Original Reports

Yes, Tiverton’s Property Taxes Are High

Given the effectiveness that the Tiverton Taxpayers Association has had simply by informing residents about comparative tax rates in Tiverton and neighboring towns, the task of those who want their neighbors to pay higher taxes has been to argue that taxpayers shouldn’t believe their own lying eyes, because our taxes aren’t all that high.

Leading the charge on this campaign has been Michael Silvia, with his latest effort being to promote Tiverton’s “generous” tax exemption and low rate on motor vehicles.  “There are plenty of opportunities to lower residential property taxes,” he writes, implying that raising the motor vehicle tax might be one of them.

For the sake of clarity, I’ll merely correct Silvia’s omission of the fact that Portsmouth and Richmond assess motor vehicles at a discount that would effectively move their rates below that of Tiverton.  A more important observation is that the motor vehicle tax is a relatively small tax.  If Tiverton were to match the median effective motor vehicle tax rate in the state (accounting for different exemption amounts), it would generate less than $900,000, which is less than 2.5% of the levy.  Moreover, doing so wouldn’t reduce the levy (the total tax) at all; the effect would be simply to transfer the tax burden away from wealthier home owners to less-wealthy car owners.

At best, in other words, it’s an on-paper reform, and at worse a regressive tax cut for the rich, something that progressives like Silvia are supposed to oppose.

But there’s more to Silvia’s contention.  Note this point:  “For the record, Tiverton’s tax rate falls near the MIDDLE for residential property and well into the BOTTOM HALF for commercial property.”

Yeah, about that “near the middle for residential property” tax rate… Silvia doesn’t bother to adjust for the value of houses or the size of the tax levy.  The TTA highlights the tax rate in comparison with neighboring towns because if somebody is looking to buy a house in this general area, the tax rate goes directly to the amount that he or she can afford to spend based on a mortgage payment.  Taxes just go right on top of the debt payment every month, so buying in a town with lower taxes increases the amount that the family can afford to pay for the actual house, making both the buyer and the seller wealthier.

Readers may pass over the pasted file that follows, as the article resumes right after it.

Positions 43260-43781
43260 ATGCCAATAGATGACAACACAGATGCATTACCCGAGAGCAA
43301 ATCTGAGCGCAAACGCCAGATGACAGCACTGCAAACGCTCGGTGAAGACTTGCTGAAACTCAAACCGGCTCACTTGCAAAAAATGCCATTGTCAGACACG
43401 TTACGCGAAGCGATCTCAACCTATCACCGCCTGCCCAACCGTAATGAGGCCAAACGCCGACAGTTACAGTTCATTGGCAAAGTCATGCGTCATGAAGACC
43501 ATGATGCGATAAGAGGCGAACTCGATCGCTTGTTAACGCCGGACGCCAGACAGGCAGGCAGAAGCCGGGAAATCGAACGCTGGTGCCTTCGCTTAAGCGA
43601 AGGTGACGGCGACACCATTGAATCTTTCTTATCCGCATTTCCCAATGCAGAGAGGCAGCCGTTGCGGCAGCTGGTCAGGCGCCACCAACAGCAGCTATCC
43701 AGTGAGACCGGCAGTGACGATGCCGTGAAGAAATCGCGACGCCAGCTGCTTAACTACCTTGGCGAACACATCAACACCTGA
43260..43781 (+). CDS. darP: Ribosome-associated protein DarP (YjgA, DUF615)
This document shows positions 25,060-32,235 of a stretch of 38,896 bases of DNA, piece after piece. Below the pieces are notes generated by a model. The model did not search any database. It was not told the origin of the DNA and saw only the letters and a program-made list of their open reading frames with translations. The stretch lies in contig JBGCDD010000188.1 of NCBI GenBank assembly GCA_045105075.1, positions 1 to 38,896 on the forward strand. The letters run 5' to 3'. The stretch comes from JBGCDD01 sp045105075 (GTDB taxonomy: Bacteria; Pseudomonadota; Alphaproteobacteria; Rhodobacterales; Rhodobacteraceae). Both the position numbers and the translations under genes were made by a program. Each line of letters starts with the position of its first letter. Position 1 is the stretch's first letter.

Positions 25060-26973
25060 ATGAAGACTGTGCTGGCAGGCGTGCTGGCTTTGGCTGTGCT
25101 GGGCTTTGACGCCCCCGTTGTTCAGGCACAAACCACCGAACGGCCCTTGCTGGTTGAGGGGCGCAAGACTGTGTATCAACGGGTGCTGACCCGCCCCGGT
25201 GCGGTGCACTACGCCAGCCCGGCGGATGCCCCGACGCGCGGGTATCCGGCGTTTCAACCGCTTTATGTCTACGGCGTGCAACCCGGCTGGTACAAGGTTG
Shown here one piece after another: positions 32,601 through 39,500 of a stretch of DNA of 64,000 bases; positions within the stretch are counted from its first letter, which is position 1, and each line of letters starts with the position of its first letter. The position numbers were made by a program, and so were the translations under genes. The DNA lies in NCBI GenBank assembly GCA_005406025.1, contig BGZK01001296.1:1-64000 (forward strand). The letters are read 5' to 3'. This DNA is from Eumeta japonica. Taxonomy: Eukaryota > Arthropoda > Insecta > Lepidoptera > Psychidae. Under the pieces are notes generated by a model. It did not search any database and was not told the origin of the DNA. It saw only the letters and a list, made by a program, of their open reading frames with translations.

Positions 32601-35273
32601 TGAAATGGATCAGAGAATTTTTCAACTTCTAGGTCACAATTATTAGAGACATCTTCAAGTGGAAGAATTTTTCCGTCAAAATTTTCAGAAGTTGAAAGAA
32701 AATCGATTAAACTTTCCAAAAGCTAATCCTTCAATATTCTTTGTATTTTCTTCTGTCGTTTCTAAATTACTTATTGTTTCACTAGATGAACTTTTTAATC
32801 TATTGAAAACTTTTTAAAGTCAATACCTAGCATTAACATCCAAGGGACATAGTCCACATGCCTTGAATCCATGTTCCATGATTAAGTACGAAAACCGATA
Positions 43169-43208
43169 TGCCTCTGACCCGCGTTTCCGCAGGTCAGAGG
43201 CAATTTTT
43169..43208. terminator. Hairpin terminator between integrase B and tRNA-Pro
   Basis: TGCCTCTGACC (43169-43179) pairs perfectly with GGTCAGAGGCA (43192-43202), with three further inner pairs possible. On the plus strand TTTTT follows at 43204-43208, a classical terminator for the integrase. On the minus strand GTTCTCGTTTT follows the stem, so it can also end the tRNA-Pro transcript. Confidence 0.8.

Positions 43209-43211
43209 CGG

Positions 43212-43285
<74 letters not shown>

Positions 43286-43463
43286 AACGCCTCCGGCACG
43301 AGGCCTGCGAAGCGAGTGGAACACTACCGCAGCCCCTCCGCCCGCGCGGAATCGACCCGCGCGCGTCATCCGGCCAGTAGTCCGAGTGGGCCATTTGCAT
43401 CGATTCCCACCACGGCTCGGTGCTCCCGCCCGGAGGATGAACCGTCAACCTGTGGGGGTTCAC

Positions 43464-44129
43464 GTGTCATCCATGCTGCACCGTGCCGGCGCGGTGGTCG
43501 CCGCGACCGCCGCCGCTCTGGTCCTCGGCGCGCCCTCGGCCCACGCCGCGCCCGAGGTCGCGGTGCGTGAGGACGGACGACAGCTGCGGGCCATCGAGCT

However, for a comparison of how much Rhode Island municipalities can afford to tax their populations, we have to look at those populations.  The following chart shows every municipality’s FY17 tax levy divided up  on a per person basis.  You’ll notice that Tiverton is 12th highest in the state, out of 39.


This is where somebody with Silvia’s point of view might say, “Aha!  See!  Portsmouth and Little Compton are higher than Tiverton.  So much for your tax rate map!”

Such a response would only emphasize the differences in perspective.  The TTA looks at the tax on property from the point of view of a taxpayer:  How much are we paying for specific assets?  Progressives like Silvia approach the question from the point of view of government: How much can we take from our taxpayers?

Let’s not lose sight of the fact that Tiverton is high by either measure, but there’s one final point to make.  Portsmouth and Little Compton are able to charge more per person because their property is worth more and their residents are wealthier.  The median family in Portsmouth makes $100,359, to Tiverton’s $84,536.  Per person, the numbers are $43,035 and $37,351.  Little Compton is even higher.

What that means, though, is that lower-and-average-income families actually benefit more from the lower tax rates of those two towns.  They can buy properties that are worth more in Portsmouth and Little Compton and increase their wealth because the towns don’t take as much in taxes on that house.  However, they’re able to take more from the wealthier families around town.

At the end of the day, Tiverton has to stop being guided by the high-tax-crowd’s question about how much they can get away with taking from their neighbors in taxes and start being guided by what’s actually good for the people who live here.


Justin Katz

Justin Katz is a writer and researcher focusing on Rhode Island policy and politics. For more about Justin, see our About page. justin@justinkatz.com (401) 835-7156.

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